Placing your child for adoption is a very brave and difficult decision. When choosing adoption for your baby, you’ll want to consider the type of family you’d like for your child—the type of adoption you’d like to have. As with any process, there are many options for the placement of a baby/child for adoption.
Once you have decided to place your child you have many choices. Chances are, you know someone who knows someone who is looking to adopt. If you want to go the private route, you could use social media or word-of-mouth to let others know that you are looking to place your child. Along with family and friends, you might want to let your doctor or your pastor/clergyman know as well. If this doesn’t work out, you can type in a simple search “looking to adopt,” and there should come up with a plethora of choices of families searching to adopt. This process (in most states) will require hiring an attorney to finalize and legalize the adoption. These fees will generally be paid by the adopting family, but that’s something you can discuss with them when you meet them. You’ll also want to discuss living expenses and other fees during the meeting process. While the discussions are difficult, it will be paramount for a successful adoption placement. An attorney can help you navigate your state’s laws regarding expenses and compensation.
If you are using an adoption agency, you will receive many services and representation. All these services will be provided to you free of charge and are generally covered in the fees that the adoptive families pay to use an agency for placement. When searching for an agency, you’ll want to do your research. Perhaps talk to family and friends for experience on either end. These days you will find an agency that will support just about any type of adoption. Open adoption is generally encouraged in this day, and you’ll want to research the degree of openness you desire moving forward. As an adoptive parent, I would say that, for our family, this is fluid and can and will change as a child grows/matures. Agencies can also offer you counseling services to help you through each and every step of the placement process.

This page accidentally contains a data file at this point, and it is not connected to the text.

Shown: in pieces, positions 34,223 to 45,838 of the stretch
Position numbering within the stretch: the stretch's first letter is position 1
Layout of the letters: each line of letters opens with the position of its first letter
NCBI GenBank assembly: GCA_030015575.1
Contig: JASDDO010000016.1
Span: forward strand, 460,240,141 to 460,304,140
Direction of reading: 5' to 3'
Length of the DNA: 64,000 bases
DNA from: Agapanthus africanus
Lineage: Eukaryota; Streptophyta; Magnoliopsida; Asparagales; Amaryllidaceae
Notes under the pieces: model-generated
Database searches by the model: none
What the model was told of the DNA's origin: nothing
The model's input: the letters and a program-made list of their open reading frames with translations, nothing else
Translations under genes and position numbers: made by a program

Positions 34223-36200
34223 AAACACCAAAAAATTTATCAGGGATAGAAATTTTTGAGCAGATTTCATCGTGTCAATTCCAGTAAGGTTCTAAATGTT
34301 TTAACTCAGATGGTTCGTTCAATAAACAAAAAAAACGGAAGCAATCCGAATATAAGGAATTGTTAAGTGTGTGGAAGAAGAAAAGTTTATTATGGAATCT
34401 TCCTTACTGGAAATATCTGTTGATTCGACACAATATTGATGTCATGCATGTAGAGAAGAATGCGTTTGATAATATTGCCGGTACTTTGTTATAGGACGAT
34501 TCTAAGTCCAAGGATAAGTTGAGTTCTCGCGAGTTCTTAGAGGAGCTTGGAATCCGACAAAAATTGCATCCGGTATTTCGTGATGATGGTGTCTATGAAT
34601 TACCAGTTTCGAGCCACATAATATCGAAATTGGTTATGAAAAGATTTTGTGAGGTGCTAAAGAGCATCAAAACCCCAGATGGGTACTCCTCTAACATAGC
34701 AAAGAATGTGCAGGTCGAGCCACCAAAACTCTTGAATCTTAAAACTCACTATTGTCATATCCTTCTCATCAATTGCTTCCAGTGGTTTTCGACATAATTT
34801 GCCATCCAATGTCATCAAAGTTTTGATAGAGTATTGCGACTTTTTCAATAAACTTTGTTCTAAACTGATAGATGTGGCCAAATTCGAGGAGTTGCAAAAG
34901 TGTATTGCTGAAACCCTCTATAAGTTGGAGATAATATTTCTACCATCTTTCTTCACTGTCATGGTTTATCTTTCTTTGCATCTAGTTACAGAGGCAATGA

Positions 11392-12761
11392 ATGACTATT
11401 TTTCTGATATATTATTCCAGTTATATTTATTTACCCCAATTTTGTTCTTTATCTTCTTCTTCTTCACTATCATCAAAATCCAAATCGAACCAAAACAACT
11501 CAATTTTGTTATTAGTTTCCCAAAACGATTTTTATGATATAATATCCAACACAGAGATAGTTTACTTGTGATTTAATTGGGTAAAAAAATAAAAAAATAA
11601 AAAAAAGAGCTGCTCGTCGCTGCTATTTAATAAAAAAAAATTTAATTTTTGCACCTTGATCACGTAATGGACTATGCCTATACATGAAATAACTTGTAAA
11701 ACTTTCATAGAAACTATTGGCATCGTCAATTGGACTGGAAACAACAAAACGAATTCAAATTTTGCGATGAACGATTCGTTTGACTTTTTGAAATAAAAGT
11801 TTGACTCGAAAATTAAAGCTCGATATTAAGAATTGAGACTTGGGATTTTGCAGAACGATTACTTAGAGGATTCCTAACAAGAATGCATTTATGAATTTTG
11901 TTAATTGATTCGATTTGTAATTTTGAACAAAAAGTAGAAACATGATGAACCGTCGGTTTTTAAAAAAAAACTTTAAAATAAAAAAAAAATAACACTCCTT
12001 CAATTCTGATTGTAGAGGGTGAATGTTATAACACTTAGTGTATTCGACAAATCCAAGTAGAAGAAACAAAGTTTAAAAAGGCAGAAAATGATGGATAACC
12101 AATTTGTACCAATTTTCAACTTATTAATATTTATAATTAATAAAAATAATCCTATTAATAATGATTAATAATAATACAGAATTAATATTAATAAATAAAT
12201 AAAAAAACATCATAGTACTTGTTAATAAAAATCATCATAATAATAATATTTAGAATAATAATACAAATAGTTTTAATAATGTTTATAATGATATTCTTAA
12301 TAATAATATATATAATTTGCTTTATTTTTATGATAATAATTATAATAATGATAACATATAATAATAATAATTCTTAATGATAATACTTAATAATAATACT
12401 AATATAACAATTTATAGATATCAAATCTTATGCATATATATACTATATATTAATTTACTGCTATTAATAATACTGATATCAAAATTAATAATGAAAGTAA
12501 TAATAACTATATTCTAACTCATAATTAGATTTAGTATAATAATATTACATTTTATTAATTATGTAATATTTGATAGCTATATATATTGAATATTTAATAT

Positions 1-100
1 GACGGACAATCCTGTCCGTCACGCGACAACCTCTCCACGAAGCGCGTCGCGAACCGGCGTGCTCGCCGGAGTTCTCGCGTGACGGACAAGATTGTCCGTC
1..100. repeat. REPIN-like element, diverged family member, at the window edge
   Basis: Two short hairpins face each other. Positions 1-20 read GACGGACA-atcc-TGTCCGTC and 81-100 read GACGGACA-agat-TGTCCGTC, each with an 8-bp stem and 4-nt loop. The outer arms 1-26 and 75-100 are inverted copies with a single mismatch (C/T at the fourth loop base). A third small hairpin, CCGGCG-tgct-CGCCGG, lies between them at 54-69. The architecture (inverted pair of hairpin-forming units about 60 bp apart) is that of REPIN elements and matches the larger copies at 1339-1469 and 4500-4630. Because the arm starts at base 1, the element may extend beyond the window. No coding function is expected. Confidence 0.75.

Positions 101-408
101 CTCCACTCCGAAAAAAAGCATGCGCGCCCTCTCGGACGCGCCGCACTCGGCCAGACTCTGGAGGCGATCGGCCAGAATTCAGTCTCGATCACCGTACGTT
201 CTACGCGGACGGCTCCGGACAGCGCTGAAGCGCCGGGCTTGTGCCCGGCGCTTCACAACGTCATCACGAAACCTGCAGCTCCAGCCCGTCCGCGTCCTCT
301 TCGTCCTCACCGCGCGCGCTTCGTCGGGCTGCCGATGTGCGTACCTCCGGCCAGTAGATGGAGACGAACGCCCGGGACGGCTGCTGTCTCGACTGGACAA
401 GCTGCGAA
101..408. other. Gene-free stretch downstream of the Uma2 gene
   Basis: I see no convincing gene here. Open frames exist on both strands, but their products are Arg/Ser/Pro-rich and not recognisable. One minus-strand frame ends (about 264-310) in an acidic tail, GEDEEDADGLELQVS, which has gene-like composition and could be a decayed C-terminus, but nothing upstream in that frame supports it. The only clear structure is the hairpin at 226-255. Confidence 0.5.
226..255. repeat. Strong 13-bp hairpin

Our adoption agency was priceless in advocating for our child’s birth mom and for our family in the hospital process. We were able to be close to our son’s birth mom and our son during the entire stay. We followed our son’s birth mom’s wishes throughout the process. Our placement worker helped facilitate a room for us, visiting requests for our son’s birth mom and her family, and was invaluable in the relinquishment process. We could not stay with our son’s birth mom and take our son home at the same time, so knowing that she wasn’t alone made it more comfortable for all of us.
Some agencies offer education grants/scholarships following placement, allowing birth moms to achieve the goals they’ve set for themselves post-placement. You will likely also be offered post-placement therapy, which again will be provided to you free of cost. Many agencies help navigate discussions and concerns with bills and other monthly expenses, clothing, and food. These needs are often met through the adoptive parents or through donations from the community.
Even if you know some adoptive parents who are licensed and waiting through an agency, you can choose them, and their adoption agency will help facilitate the placement and the needs of both you and the adoptive family. In some states an outside attorney is necessary to finalize the legal aspects of the adoption, but in most cases, the agency has an attorney on retainer that handles all these transactions for the adoption. Your agency representative can help you through all the steps and necessities.
This can be a stressful and confusing time. Often, we want to leave hard decisions until we must make them. If you want to have a say and choose between as many paths as possible, you’ll want to make an adoption plan and not leave the child to be placed through a state agency. While they are competent in helping with this decision, they are not well-versed and cannot offer you the same services as a private adoption or an agency adoption. It will certainly limit you’re ongoing contact with your child. And it can be harder to implement an open adoption plan.
Giving all these options a lot of thought will help you make the best adoption plan for you and your child. It is a difficult time, and your adoptive family and/or adoption agency can help you navigate all the emotions and difficulties you’ll face in the process.